29 thoughts on “Geoffrey Hinton – The Neural Network Revolution

  1. Saying how cats are females and dogs masculine is actually tautology in Serbian language. FYI, we have genders for every single noun and surprisingly enough, cat (noun) is feminine, while dog is – masculine.

  2. He is a pure genius that has immense deep knowledge. I was amazed how he explained that our brains work based on building analogies and that "rational thinking" develops later in life. It's freaky to imagine that this field is exponentially growing and the outcome and the application potential of neuronal networks would be limitless and I hope that they would not be used for malignant motives. Many thanks for posting this great interview.

  3. This man is a national treasure and a virtual god. His portrait should be on our Canadian currency post haste.

  4. 42:07 That's the reaction to that magnificent speech? People should bring a little bit smarter hosts in front of geniuses like Hinton.

  5. computer technology is able to create a new language that can be understood by the human brain, animal brain and computer machine at once. machine learning technology can definitely do it, for example; what happens to synapses, aukson and dendrites when canadians learn Japanese or vice versa. The language coding of the brain can later be used for further technology.

  6. amazing talk …very insightful that we are not rational people but deriving our decisions from our unconscious mind or rather what he called vectors of feature representation that is more like an analogy based reasoning than logical reasoning. Very deep about how our brain works!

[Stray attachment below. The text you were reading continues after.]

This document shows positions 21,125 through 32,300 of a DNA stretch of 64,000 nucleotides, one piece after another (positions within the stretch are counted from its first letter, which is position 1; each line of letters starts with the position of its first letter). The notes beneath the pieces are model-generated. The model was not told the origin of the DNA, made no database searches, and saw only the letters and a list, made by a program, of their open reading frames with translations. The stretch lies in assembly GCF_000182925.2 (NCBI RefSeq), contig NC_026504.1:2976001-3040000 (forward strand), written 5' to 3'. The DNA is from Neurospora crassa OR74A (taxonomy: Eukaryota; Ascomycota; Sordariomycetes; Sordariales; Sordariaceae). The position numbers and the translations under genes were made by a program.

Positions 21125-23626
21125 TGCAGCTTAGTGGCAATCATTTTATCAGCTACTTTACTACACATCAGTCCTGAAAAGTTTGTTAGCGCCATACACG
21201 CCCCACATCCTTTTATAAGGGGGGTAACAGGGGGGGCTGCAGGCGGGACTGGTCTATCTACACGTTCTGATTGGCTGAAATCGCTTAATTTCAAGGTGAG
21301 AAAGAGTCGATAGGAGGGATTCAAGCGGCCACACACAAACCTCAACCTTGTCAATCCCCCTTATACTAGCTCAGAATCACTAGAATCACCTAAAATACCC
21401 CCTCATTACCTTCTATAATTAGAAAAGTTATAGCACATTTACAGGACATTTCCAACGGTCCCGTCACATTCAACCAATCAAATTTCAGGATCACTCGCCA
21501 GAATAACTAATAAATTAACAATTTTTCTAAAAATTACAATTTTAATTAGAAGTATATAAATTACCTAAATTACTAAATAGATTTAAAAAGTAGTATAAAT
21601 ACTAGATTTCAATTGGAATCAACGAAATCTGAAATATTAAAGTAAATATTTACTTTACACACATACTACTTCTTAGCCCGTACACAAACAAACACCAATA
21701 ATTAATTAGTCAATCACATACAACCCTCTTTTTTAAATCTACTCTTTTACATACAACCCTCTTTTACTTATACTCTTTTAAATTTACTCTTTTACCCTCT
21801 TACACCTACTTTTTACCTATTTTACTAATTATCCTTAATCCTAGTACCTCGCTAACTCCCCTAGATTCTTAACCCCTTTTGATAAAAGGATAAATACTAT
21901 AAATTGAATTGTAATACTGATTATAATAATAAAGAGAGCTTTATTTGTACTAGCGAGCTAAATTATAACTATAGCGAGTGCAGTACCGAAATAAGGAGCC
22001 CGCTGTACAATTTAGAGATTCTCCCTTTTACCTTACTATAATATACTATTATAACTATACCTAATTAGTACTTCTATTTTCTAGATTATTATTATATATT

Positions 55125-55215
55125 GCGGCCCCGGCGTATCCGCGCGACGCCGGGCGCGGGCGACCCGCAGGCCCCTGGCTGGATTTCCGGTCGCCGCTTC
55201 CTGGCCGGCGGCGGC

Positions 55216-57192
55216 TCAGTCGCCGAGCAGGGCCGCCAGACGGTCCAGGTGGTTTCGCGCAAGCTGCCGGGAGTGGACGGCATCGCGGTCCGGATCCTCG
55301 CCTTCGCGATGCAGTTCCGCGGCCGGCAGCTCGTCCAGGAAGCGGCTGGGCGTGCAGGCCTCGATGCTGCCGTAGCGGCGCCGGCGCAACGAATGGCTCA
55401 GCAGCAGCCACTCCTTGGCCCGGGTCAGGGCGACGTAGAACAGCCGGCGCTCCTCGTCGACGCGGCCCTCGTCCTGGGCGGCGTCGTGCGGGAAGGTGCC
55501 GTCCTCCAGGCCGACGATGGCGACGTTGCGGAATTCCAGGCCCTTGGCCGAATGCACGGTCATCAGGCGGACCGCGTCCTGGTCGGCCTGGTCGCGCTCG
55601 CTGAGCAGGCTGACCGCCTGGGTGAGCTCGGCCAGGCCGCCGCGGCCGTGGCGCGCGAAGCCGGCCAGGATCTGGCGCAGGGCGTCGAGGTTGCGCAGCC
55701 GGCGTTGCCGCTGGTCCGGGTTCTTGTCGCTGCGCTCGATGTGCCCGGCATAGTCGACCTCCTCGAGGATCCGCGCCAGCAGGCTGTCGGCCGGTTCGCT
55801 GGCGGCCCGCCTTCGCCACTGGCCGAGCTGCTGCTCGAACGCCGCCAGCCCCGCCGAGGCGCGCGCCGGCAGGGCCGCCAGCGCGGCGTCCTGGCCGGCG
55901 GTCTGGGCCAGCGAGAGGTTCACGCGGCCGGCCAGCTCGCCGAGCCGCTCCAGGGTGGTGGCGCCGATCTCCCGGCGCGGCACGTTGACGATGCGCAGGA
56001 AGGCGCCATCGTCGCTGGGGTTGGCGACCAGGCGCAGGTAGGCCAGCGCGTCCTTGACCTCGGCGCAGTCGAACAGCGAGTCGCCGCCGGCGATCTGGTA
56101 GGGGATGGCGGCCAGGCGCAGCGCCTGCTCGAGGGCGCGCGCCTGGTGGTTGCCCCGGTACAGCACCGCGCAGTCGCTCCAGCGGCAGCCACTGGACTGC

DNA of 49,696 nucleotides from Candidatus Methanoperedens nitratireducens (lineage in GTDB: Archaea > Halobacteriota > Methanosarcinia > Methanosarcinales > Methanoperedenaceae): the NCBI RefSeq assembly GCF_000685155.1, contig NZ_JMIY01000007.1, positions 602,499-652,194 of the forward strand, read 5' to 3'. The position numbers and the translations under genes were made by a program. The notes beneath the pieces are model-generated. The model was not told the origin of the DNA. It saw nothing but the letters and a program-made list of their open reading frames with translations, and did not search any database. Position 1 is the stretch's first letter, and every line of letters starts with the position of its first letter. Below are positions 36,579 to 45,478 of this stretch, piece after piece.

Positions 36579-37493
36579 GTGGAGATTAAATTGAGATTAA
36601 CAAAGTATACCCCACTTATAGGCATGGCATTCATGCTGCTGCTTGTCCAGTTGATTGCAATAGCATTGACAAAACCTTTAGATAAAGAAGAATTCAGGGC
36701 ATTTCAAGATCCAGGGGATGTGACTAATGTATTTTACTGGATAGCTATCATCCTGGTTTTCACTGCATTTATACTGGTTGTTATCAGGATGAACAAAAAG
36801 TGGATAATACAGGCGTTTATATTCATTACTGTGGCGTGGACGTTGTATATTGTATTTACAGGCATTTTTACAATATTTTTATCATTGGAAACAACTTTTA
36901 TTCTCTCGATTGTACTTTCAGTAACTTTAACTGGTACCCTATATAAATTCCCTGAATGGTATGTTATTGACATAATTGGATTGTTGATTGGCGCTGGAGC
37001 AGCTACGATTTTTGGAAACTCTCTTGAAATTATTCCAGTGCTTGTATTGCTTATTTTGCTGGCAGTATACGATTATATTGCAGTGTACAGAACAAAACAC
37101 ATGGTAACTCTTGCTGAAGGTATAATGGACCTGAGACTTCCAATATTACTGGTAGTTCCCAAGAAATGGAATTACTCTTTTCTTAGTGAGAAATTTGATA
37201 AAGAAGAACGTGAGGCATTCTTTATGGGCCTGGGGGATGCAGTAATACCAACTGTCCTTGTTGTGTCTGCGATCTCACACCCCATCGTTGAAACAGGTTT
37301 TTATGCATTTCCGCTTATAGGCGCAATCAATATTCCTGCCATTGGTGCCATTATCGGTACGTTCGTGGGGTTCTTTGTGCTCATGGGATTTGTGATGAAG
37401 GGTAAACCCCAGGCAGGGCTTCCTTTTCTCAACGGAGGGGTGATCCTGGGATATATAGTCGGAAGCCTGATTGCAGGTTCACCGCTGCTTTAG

7. Intelligence is a wave, not a particle… our brains have chemicals that regulate the signal to noise ratio of information being received, what sort of regulators do the silicon based neural network have?

  8. Thanks for uploading this in depth talk on ANN. Professor Geoffrey is undoubtedly at the forefront of science, the advances he and his team (including students) establish will expand the knowledge and understanding of science and thus man.

  9. Thanks for uploading this in depth talk on ANN. Professor Geoffrey is undoubtedly at the forefront of science, the advances he and his team (including students) establish will expand the knowledge and understanding of science and thus man.

  10. Can someone give a link for paper on the so called 'press secretary network' which labels images by connecting up two networks

  11. A neural network in nature doesn't imply "intelligence" at least not human intelligence. It only implies a specialized collection of cells designed to accomplish a specific task. The key here is that these are specialized cells and not a one size fits all generic algorithm. Neural Networks in computer science are a general purpose algorithm but their value only comes as a result of specialized frameworks and code around them that makes sense of the results. And they are computationally very expensive because they are not specialized to a specific task. So the statistical results that they produce have no meaning and have no "value" outside of very custom code and logic built into the system.

    Now compare that to neural networks in nature. They are much more sophisticated and produce more accurate result based on years of evolution around a specific task. All nerves deal with sensory data and as a function of this, they all have some inherent behaviors common across the board. These common "building blocks" are what become advanced "cognitive" abilities based on evolution as in the human species. One of these common building blocks is the ability to say one set of sensory data is "similar" to another, just like in math where you have similar triangles. Therefore auditory nerves can tell at a very fundamental level that one sound is "similar" to another or even "the same". Similarly on a very basic level optical nerves are able to tell if one set of optical data is "similar" to or "the same" as another. It doesn't matter what the optical data is or how it is "labeled" , because that labeling is the function of another set of specialized cells. And right now current neural networks are not built around that same kind of computational building block. This is why humans and animals can recognize things after one or two times seeing it, while neural networks take a very long time.